Youth equestrians like Sophia Riscavage (above, left) of Meshoppen and Raelyn Jennings of Laceyville filled the arena at the Wyoming County Fairgrounds (top) during a recent EMRC event. (Photos by Emily Hare and Jacqui Hunter)
Courtesy Endless Mountains Media Services
The Endless Mountains Riding Club (EMRC) will host a Children’s Horse Show at the Wyoming County Fairgrounds west of Meshoppen on Saturday, Aug. 29. Theirs is among many efforts by private organizations to keep youths involved with agriculture and animal husbandry engaged during the coronavirus pandemic.
“With the halt in 4-H this year, we are doing everything we can to help the future,” said Jacqui Hunter of Laceyville, president of the EMRC. Since the Penn State Extension cannot conduct programming right now due to COVID-19 concerns, parents of 4-H children and the leaders of organizations in Bradford, Susquehanna, Wyoming and Lackawanna counties have been working together to coordinate and seek out activities that approximate what 4-H would be offering. They have also donated some of the prizes for the 16 division champions.
“We are doing the best we can to keep the costs down for the kids,” Hunter related. Some might take for granted the costs incurred for everything from water and ribbons for participants to fees for professional judges, stewards, timers and scribes and logistics like the sound system, jumps and obstacles, portable restrooms, and tractors for grooming of the arena and removal of animal waste.
EMRC board members are grateful for donations from Blue Stone Valley Acres, Cabot Oil & Gas, H&R Block, Jeff Ide Equine Dentistry, Milnes Breeding Facility, North Winds Veterinary, Quarter Acres Farm, and Top Hand Equine Sports that help cover operating expenses and other materials. The Wyoming County Fairground committee is donating the use of its facilities for the Children’s Horse Show.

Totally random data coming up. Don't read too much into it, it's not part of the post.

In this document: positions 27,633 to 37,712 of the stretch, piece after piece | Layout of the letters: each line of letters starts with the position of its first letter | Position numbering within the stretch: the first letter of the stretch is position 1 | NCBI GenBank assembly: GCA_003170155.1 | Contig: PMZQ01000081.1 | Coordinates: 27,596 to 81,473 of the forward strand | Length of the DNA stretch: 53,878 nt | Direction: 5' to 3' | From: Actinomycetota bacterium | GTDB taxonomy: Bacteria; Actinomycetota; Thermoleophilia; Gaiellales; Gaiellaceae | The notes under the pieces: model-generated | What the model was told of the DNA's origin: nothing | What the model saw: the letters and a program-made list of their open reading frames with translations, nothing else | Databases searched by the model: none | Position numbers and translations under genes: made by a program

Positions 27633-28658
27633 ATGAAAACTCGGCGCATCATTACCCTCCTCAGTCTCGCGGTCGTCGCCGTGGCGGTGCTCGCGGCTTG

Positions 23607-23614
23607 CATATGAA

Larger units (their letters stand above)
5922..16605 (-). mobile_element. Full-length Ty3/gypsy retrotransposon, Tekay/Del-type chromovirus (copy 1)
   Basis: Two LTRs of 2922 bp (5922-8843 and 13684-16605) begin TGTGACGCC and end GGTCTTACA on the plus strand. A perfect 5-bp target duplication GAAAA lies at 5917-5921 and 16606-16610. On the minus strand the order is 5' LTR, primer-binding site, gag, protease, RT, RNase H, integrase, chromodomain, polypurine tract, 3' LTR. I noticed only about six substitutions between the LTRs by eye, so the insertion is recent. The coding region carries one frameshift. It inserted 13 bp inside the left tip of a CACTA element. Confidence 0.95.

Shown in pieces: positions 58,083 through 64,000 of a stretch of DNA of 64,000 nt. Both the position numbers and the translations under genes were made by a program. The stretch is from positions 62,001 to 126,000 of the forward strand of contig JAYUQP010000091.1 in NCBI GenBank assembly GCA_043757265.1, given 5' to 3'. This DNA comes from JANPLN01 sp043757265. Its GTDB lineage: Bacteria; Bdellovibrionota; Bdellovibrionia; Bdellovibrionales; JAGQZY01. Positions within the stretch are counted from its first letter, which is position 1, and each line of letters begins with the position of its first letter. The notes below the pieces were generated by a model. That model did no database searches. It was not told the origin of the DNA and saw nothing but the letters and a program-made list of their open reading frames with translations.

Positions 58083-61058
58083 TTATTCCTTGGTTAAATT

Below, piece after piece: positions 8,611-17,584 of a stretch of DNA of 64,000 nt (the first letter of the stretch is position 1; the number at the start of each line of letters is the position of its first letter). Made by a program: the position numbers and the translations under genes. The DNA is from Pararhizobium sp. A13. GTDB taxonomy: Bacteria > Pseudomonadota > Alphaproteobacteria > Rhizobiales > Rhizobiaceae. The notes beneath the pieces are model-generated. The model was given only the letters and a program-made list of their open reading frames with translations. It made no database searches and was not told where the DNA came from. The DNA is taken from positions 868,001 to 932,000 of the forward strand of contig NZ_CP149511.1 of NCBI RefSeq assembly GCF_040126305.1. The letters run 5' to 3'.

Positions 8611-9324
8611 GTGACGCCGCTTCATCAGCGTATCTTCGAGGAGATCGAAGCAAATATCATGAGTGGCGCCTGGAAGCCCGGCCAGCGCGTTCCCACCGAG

For Saturday’s event, there are 57 classes from English and Western to gaming and minis, Hunter explained. These include classes for children with special needs, as well as beginners. Gates open at 8 a.m., competition begins at 9, and more than 100 youths are anticipated to participate. The Wyoming County Dairy Princess and other dairy royalty are expected to make a visit.
“The event will be run simultaneously in two arenas, and the public is invited,” Hunter explained. “The facility is so big that people can sit safely apart without an issue.” Additional precautions for participants and guests include hand sanitizing stations, plexiglass at the registration window, and changing out of obstacles.
Acknowledging that the return to school will be challenging enough for the youths, the Endless Mountains Riding Club and the event sponsors hope the Children’s Horse Show will provide a fitting end to what has been an unusual spring and summer. Those who cannot attend Saturday’s event might consider contributing to the EMRC’s mission by following them on Facebook or calling Hunter at 570-250-6814.
A father assists his son in a competition for one of the youngest age groups.
Bailey Millard and Sage Bach, of Harford and Auburn townships, respectively, during a recent EMRC competition at the fairgrounds.
Rylie Gilbert-Hewitt of Forest Lake received the Sportsman Award at EMRC’s last event for her attitude, help and support of fellow riders.